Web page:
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A CurtainUp Review
Uncle Vanya

I was a shining light, who never shone on anybody
— Vanya, expressing his too late realization that he's hitched his life to an unworthy star— his late sister's pompous, untalented husband, Alexander Serebryakov.

I'm dying of boredom. I don't know what I'm to do— Elena, the pretentious professor's young wife who's devoted to him but, like everyone else thrown together on the Serebryakov estate is bored and unhappy.

What can we do? We must live out our lives.—Sonya's the selfish professor's uncomplaining, stoical daughter's advice to her angry and unhappy uncle.

Of course I've aged! All the life here is boring, stupid, squalid. It sucks you in. You're surrounded by misfits, nothing but misfits; you live with them for two or three years and gradually, imperceptibly, turn into a misfit yourself. — Astrov, another of the play's characters beaten down by the drama of life and the object of Sonya's love.


vanya
L-R: Jon DeVries (Alexander), Alice Canon (Marya), Yvonne Woods (Sonya), Jay O. Sanders (Vanya)
(Photo: Joan Marcus)
Unfolding as it does between July and September, Anton Chekhov's Uncle Vanya would also fit a title of The Summer of Of Our Discontent; to wit the above quotes by Vanya, Alexander Serebryakov's young wife wife Elena, his stoical daughter Sonya, and family friend Dr. Astrov during one of the longest ever on record.

Given the way the arrival of Sonya's father disrupts the estate's daily routines, even Marina, the nanny who now does the cooking, feels discombobulated and perturbed about the irregularly kept meal times. But cheer up. While an overriding sense of boredom and and failure afflicts all the characters, you won't be bored or happy with this latest of Uncle Vanya's many translations and interpretations that's launching Manhattan's newest theatrical venture, The Theater Hunter Project.

Whether you've seen Chekhov's tragi-comic masterpiece before or not, you won't be unhappy or bored with this smartly streamlined and staged production. Especially if you were a fan of Richard Nelson's socio-political trilogies about the Apple and Gabriel families at the Public Theater in 2013 and 2016 (Links to Curtainup's reviews).

Nelson is certainly due to tackle his version of Uncle Vanya. He co-translated major Chekhov works (The Seagull & The Cherry Orchard) with Richard Pevear and Larissa Volokhonsky. His event-specific plays about the Apples was deliberately intended to evoke the Chekhovian model. That's even though, unlike Chekhov's Prozhov sisters, the Apples loved their little town of Rhinebeck, New York. However, they too had their share of disappointments.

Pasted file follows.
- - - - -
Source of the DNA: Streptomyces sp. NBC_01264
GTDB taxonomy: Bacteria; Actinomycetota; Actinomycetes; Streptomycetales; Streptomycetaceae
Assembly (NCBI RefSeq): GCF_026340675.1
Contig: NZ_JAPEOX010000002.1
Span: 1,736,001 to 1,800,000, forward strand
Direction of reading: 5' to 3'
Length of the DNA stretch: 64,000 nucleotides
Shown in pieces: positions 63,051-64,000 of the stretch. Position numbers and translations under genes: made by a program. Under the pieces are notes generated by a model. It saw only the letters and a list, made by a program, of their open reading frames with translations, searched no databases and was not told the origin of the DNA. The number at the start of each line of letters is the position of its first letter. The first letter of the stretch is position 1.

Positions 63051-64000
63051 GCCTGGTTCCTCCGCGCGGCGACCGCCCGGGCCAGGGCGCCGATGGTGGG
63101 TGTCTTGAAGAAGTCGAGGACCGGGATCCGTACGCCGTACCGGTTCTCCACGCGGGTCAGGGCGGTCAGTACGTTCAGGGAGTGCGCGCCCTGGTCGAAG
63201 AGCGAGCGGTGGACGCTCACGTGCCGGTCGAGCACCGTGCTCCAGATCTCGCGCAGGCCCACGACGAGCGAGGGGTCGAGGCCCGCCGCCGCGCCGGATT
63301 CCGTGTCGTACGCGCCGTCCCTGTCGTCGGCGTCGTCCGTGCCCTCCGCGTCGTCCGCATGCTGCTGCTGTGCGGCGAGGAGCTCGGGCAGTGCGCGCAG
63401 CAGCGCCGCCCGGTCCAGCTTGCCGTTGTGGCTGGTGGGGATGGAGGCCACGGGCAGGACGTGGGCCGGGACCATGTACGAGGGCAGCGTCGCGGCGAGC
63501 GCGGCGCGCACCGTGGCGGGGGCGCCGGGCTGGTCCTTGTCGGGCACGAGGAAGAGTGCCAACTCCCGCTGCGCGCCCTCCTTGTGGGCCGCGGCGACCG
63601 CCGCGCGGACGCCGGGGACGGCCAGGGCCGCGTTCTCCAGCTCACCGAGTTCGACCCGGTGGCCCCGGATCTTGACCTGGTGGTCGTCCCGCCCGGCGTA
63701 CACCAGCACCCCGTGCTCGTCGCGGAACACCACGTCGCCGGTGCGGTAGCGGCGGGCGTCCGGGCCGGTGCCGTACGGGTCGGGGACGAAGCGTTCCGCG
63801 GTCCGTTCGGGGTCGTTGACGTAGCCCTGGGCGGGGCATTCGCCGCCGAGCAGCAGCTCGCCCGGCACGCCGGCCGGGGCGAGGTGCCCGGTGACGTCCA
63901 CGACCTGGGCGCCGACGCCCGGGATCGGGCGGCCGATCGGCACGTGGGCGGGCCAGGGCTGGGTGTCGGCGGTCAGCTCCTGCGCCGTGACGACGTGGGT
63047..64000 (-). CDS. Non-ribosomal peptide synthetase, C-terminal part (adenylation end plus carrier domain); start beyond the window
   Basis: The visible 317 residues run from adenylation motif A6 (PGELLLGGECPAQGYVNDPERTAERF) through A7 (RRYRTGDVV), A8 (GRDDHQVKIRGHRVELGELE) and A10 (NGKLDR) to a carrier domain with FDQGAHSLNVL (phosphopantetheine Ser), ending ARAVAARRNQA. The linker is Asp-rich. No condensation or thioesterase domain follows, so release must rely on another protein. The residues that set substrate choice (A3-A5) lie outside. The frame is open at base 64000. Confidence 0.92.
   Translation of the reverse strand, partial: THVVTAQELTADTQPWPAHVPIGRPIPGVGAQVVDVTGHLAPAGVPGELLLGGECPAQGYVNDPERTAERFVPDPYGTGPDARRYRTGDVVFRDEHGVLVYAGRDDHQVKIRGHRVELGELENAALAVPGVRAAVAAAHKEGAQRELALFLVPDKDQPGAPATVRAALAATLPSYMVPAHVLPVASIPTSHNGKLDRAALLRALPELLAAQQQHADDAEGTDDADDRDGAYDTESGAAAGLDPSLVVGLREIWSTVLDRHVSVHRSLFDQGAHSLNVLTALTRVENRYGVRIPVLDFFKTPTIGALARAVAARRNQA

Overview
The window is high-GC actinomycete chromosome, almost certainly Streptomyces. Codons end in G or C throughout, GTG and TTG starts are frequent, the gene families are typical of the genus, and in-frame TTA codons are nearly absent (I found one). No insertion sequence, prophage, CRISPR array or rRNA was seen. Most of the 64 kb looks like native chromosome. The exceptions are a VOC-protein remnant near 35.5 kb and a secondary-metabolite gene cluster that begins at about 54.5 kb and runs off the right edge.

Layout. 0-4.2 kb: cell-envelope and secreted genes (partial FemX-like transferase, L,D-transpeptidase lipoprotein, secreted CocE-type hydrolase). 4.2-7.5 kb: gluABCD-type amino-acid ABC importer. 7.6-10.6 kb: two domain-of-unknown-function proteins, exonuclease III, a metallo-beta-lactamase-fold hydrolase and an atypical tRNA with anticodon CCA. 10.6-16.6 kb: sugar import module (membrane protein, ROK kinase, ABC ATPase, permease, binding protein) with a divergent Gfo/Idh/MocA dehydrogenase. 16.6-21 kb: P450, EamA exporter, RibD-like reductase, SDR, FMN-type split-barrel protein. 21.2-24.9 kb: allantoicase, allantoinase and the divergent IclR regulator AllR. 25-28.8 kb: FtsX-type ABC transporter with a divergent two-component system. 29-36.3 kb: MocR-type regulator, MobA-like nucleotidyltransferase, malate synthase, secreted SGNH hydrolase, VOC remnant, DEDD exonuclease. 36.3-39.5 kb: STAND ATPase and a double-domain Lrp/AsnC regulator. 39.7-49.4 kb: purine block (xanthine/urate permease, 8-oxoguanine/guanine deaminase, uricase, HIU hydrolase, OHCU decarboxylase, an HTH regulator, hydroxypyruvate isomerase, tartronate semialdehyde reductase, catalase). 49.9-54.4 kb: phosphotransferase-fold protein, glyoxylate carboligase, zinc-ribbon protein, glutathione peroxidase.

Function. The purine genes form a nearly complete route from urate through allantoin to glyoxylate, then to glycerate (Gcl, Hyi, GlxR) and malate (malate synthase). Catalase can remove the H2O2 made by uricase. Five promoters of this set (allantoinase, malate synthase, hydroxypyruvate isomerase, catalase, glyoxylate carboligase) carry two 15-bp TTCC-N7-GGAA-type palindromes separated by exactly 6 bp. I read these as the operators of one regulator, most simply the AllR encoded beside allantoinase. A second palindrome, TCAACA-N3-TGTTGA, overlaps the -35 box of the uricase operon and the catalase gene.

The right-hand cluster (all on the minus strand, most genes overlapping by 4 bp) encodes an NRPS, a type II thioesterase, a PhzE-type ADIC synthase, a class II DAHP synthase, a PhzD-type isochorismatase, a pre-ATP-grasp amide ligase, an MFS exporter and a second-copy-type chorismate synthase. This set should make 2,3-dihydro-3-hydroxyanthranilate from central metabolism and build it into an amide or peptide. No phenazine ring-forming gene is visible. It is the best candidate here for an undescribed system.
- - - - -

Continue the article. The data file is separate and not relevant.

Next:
And so, as the Apple plays bore a strong kinship to Chekhov generally and The Three Sisters specifically, so this new Uncle Vanya now launching the Theater Hunter Project at Hunter College's Frederick Loewe Theater is very much in the mode of what started out as a single time-specific, ephemeral play but evolved into a surprisingly durable triptych that seeded three more Rhinebeck family plays.

The multiple scene locations usual for most Uncle Vanya productions have now been centralized into a single set, the kitchen of the estate. The only props — a long dining table, plus several small ones to hold dishes and food— are brought on stage by the actors who throughout the four intermissionless acts eat, drink, talk and philosophise much as the Apples and Gabriels did. In fact, when Jay O. Sanders, who I've now added to my memory book of terrific Vanyas, delivers his initial rant about his disillusion with his visiting brother-in-law while peeling an apple, it struck me as an amusing visual nod to his previous role as the Apple Sisters' brother.

While the translated dialogue is definitely contemporary it's not gratingly so but works well with the conversational line delivery. Trimming an hour from the usually close to 3-hour play does eliminate one minor character, Telegin. An inconsequential loss since the plot remains intact. Here, just in case you need a refresher: